German/Korean trio, Human Traces, released one of the most curious pieces of experimental metal this year with their first of three EPs over the next twelve months. They pulsate with the tunings and incursions of Meshuggah but approach their metal like Gorguts – unpredictable, discordant, violent, sociopathic. As we said in our review of Akt 1: Life to Die For: ‘Those of you that despaired at the last Vildhjarta album will find the record you wanted here.’
“At first, we wanted to release the three EPs as one full length album,” explains guitarist, Tom Haberland. “But we decided to go the EP way just so that we have three releases over a bigger period of time. Because people forget things so fast if you don’t feed them new stuff frequently.”
The music of Human Traces is so unhinged and obtuse that you feel compelled to see it through to the end. Like many experimental artists in metal, the duo at the heart of the band – Haberland and drummer, Johannes Löffler – have a background in jazz. “Music theory plays a big role while writing our stuff,” says Haberland. “All our music is notated as sheet music, especially when it comes to the leitmotifs and the polyrhythmic stuff – it’s super helpful to have music theory as a toolkit. That’s how I see it – as a toolkit and not as fixed rules.”
For vocalist, Kyuho Lee, this can be more challenging than his national service in the South Korean army. “I almost never have vocals in mind while writing guitar parts,” admits Haberland. “Kyuho hates me for that and complains a lot of times, but we always get some awesome vocal lines done in the end! Even when I write a chord progression with no dissonant riffage, he says it’s too much influenced by jazz.”
So, what can we expect in terms of continuation of the EP series in Akt II and Akt III? “We have some synth stuff in the next EP, here and there,” says Haberland. “But no piano or saxophone like in our debut EP, Chastise Mankind. We have different leitmotifs which were introduced in the first EP and will appear again in the next two EPs as variations shifting through different registers. So, sometimes, it will appear as a lead melody, clean, or a riff. Just keep your ears open,” enthuses the guitarist.
The staff at Scream Blast Repeat will be sure to have our ears peeled for the next record. These are the top seven influences that shaped the band’s current musical output…
7. Black metal
Kyuho Lee (Vocals): I honestly can’t say that much about it because I was not involved in the songwriting process. With Human Traces, how I sing is very different from how I’ve been singing in my life. I never listened that much to metalcore/deathcore/djent/thall kind of music.
I was always more into black metal or completely different kinds of music. But lyrically, and also musically, I think there is a common ground between me and what the music of Human Traces is expressing. A certain kind of pessimism and anger, which seems maybe a bit paradoxical.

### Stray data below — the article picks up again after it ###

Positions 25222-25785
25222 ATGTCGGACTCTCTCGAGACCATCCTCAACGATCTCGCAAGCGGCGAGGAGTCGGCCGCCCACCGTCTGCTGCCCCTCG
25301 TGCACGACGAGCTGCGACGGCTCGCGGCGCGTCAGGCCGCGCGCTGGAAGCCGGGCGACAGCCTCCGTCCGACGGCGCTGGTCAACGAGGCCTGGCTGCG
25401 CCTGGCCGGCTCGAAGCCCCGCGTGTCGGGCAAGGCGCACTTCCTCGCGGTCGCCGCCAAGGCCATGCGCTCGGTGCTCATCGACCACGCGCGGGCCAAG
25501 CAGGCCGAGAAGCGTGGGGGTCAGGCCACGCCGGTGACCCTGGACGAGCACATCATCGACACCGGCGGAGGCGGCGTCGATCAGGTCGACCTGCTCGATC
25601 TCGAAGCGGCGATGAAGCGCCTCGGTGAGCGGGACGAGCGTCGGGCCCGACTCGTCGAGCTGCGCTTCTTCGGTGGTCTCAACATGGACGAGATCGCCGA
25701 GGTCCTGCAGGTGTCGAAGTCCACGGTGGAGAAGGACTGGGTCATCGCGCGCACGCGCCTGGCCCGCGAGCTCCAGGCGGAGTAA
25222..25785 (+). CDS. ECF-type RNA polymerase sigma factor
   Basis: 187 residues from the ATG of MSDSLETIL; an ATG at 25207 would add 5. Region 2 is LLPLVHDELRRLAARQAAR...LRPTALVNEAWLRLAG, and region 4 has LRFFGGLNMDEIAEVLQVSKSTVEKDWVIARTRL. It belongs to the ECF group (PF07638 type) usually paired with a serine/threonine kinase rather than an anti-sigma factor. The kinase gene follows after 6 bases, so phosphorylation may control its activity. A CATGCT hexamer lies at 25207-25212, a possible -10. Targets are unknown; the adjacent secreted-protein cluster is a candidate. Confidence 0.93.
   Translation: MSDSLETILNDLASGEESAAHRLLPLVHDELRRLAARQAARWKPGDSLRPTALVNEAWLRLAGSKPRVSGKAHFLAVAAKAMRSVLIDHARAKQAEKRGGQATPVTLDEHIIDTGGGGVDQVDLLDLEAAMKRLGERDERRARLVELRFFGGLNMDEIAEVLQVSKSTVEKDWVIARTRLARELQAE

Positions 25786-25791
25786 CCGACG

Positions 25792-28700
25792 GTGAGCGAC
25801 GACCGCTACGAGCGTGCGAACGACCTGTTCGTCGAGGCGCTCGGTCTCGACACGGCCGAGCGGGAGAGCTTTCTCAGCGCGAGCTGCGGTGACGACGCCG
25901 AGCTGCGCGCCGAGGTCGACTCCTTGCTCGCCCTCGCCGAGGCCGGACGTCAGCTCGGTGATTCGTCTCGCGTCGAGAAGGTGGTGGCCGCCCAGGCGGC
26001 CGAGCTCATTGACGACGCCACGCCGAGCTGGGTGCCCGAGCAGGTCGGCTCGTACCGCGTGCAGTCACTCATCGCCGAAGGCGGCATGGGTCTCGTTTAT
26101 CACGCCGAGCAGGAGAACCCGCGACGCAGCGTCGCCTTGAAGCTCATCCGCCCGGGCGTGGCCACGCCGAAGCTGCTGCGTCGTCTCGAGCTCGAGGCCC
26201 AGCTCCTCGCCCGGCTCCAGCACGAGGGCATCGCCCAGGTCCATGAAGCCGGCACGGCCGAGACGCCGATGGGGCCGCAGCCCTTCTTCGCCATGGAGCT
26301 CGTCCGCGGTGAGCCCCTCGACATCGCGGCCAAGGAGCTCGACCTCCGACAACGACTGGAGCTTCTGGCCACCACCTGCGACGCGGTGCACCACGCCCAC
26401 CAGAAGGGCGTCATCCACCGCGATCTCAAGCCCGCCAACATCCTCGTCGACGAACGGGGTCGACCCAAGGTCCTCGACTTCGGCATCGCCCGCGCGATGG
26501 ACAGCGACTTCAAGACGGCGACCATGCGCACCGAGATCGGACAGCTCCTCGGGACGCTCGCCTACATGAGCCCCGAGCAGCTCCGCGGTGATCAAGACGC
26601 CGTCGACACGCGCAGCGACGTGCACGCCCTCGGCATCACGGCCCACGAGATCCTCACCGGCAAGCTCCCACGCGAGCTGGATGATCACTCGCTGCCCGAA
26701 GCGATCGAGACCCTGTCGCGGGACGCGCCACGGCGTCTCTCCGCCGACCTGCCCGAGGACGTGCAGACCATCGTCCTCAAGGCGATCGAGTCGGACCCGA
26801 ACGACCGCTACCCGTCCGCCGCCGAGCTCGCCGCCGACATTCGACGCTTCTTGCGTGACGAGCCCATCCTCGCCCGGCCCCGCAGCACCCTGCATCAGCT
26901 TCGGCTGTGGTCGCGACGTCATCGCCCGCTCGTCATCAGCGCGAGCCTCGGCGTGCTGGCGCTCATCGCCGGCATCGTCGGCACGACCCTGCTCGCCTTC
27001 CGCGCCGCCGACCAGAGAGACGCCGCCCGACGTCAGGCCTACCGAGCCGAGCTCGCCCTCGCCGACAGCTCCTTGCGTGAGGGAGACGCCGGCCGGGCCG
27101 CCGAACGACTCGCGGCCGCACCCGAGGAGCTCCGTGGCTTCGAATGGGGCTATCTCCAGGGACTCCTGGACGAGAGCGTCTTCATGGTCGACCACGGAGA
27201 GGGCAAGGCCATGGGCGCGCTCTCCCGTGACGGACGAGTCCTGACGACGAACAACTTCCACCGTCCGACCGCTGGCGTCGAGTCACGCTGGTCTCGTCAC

So, I communicate a lot with the band members when I write the text/vocal lines and try to deliver the best music.
6. Karnivool – Asymmetry (2013)
Johannes Löffler (Drums): I can’t really pinpoint the grooves or fills I took from the album. But the whole approach to drumming for me changed. It went from a straight and linear to a more accompanying style.
5. Kurt Rosenwinkel – The Next Step
Tom Haberland (Guitar): While I wrote the main riffs and the leitmotifs for the EP, I was in music university and had to listen to a lot of jazz and also played a lot of jazz. I think Jazz in general was a really big influence while I wrote the EP. Harmonic wise as well as rhythmically. And this album by Kurt Rosenwinkel was one of my favourites at the time. I also transcribed a lot of his solo, which probably influenced my writing a lot.
4. Ulcerate – Vermis (2013)
Tom: First time I heard this, I think it was 2014? I was like, “Okay, this is just noise – I don’t get it”. Two years later, this is also one of my favourite albums ever. I just wasn’t ready at the time. The dissonances are so lovely. I also love the interplay between the heavy fast parts and the dissonant landscapes.
3. Deftones – White Pony (2000)
Tom: One of my all-time albums ever. Through all the dissonance on our EP, I also wanted to have some catchy parts, almost a chorus. Since I love the harmonies and the vocal lines on this Deftones record so much, I wanted to create something similar. I think you can hear it in the first half of ‘Interior Monologue’, which is a more uncommon chord progression with enough space for the vocals to get creative.
2. Vildhjarta – Måsstaden (2011)
Tom: I have heard this masterpiece probably over a hundred times, and I never get tired of it. I think this album is not just music, it’s a piece of art. Everything just fits perfectly together; the artwork, the music, the production – just everything. That’s something I wanted to achieve also with our next three EPs. I think you will hear the Vildhjarta influence in the next EP a lot more.
1. Coma Cluster Void – Mind Cemeteries (2016)
Tom: I discovered the band back in 2016 when I saw a picture of a 10-string guitar in a Facebook group, and I just thought, “yeah sure you need ten strings to chug the lowest note in a generic djent rhythm, lol”. But after I gave this album a shot, I was blown away. I instantly fell in love with its extreme dissonance and uncompromising brutality, and the way they really used the full range of the 10-stringed instrument. Then I incorporated more complex dissonances in our music and tried to use more of my 8-string guitar.
*** Human Traces self-released their first of three EPs called Akt 1: A Life to Die For on 28 October 2022. Read the original SBR review here. You can stream it on Deezer, Spotify and YouTube.